The Pimoroni‏ “Breakout Garden” for the Raspberry Pi

I see a lot of connector systems. Some systems take off, some don’t. But at one point or another every manufacturer seems to decide that they have the right solution to the connector problem, and another standard is born. In fact, I see enough connector systems that I’m automatically skeptical of new ones, and generally dismiss them until they’ve hung around for a few years and proved themselves useful.

Enter the new “Breakout Garden” from Pimoroni, which I actually rather like.

A fully populated “Breakout Garden” HAT for the Raspberry Pi. (📷: Pimoroni)

The Pimoroni breakout standard is sort of reminiscent of the Seeed Studio Grove System, but has been built with the Raspberry Pi firmly in mind.

“…designed it so that you can solder a piece of right-angle header onto it and then pop it straight onto the bottom left 5 pins on your Raspberry Pi’s GPIO header (pins 1, 3, 5, 7, 9).”

While the company is offering only seven breakout boards at the moment, the arrival of their “Breakout Garden” HAT suggests that there may be more boards on the way soon?

“Grow your projects on Breakout Garden. It’s the easiest way to use breakouts with your Raspberry Pi. There’s no soldering required, just pop up to six Pimoroni breakouts into the slots on Breakout Garden and get started coding and creating.”

As well as the six ‘breakout’ edge-connector slots for Pimoroni breakouts, the Breakout Garden has 20-pin useful pins broken out from the Raspberry Pi GPIO header, including power, I2C, UART, SPI and five GPIO pins.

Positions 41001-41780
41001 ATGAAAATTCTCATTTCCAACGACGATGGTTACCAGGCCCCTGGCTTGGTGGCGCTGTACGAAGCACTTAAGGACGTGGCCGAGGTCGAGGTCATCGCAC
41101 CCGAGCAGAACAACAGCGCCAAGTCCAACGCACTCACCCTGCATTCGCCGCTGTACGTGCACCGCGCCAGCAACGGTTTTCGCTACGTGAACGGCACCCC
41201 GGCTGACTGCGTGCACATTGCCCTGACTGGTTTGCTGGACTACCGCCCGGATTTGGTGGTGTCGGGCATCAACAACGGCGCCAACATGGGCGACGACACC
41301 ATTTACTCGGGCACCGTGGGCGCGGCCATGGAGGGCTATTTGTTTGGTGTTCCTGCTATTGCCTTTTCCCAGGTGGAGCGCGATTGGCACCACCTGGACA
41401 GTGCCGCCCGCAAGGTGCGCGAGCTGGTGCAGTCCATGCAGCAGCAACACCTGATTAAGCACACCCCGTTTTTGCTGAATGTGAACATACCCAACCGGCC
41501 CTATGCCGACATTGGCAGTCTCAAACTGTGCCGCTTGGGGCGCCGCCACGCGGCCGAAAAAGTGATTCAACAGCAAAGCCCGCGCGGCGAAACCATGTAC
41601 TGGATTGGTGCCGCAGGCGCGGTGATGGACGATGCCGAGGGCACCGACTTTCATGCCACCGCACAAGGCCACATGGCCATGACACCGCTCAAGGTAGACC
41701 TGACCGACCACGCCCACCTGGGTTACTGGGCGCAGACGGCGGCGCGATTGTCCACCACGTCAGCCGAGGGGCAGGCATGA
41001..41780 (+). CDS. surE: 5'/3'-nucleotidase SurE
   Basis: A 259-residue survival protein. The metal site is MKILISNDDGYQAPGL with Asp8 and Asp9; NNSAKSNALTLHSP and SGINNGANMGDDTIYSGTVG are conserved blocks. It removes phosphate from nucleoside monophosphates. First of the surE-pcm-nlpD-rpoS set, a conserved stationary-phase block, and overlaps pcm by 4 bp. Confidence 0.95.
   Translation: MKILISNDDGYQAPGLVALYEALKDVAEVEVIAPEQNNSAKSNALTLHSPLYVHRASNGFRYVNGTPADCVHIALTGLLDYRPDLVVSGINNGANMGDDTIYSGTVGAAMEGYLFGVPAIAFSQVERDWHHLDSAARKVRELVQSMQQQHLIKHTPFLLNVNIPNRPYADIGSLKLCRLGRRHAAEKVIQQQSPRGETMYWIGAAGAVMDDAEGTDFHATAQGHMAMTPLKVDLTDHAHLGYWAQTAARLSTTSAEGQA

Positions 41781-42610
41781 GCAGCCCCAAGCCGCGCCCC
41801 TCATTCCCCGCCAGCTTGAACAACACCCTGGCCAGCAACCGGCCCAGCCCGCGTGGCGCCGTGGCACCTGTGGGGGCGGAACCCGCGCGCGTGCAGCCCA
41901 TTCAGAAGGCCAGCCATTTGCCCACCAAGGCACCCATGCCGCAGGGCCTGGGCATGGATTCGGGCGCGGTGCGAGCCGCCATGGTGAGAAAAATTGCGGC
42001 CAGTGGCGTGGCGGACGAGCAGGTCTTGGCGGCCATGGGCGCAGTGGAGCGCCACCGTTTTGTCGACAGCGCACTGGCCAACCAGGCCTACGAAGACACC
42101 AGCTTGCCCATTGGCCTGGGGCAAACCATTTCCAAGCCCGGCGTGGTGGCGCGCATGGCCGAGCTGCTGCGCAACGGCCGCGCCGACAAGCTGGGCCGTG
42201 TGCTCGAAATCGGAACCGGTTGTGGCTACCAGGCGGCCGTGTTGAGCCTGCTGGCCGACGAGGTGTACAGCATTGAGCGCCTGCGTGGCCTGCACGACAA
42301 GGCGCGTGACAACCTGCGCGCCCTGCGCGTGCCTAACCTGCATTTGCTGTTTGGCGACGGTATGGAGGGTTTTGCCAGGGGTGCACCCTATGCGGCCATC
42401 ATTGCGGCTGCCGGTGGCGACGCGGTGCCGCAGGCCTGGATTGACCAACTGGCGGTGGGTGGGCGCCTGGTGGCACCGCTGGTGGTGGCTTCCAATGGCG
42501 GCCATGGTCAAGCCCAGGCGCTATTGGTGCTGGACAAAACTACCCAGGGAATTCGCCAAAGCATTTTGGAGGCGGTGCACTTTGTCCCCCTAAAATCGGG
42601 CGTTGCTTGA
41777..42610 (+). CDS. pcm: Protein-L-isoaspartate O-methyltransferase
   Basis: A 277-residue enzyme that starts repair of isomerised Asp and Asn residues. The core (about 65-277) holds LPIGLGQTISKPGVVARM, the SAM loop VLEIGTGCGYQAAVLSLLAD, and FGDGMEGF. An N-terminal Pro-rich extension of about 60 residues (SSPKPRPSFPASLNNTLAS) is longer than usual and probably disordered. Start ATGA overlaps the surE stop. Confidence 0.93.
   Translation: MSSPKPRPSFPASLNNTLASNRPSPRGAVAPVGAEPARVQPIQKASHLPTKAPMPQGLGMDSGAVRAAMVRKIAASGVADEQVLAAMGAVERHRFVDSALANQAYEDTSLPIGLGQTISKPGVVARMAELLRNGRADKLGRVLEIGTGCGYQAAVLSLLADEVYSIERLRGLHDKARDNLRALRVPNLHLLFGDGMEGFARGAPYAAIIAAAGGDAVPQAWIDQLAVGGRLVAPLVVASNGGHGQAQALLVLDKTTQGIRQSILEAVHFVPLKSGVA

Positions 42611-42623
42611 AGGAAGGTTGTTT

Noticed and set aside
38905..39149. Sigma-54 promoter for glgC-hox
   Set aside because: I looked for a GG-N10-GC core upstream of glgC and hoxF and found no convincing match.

The seven breakout boards available include a six-degrees of freedom motion sensor—a 3D digital linear acceleration sensor and a 3D digital magnetic sensor—built around an ST LSM303D, a Luminance and Colour Sensor—which can detect RGB and light levels—built around a Rohm BH1745, and a 1.12-inch 128×128 pixel mono-OLED board.

The Park-O-Matic 6000 is a distance sensor display with Breakout Garden. (📷: Pimoroni)

Also available is a 32×24 pixel Thermal Camera breakout, with a standard (55°) or wide angle (110°) field of view, built around Melexis MLX90640 far-infrared thermal sensor array, a Time of Flight (ToF) breakout for a ST VL53L1X laser ranging sensor, and a “weather” breakout using a Bosch BME680 environmental sensor—which measures air quality, temperature, pressure, and humidity.

A mini-weather station display with Breakout Garden. (📷: Pimoroni)

The Breakout Garden HAT costs £12 (about $15), with the breakout boards ranging in price from £18 (about $23) for the “weather” breakout, through to £54 (about $69) for the thermal camera breakout.

I can’t quite pin down what I like so much about the Breakout Garden. But perhaps, with Pimoroni’s almost fanatical sense of whimsy built in, it’s just cute enough to be practical?


The Pimoroni‏ “Breakout Garden” for the Raspberry Pi was originally published in Hackster Blog on Medium, where people are continuing the conversation by highlighting and responding to this story.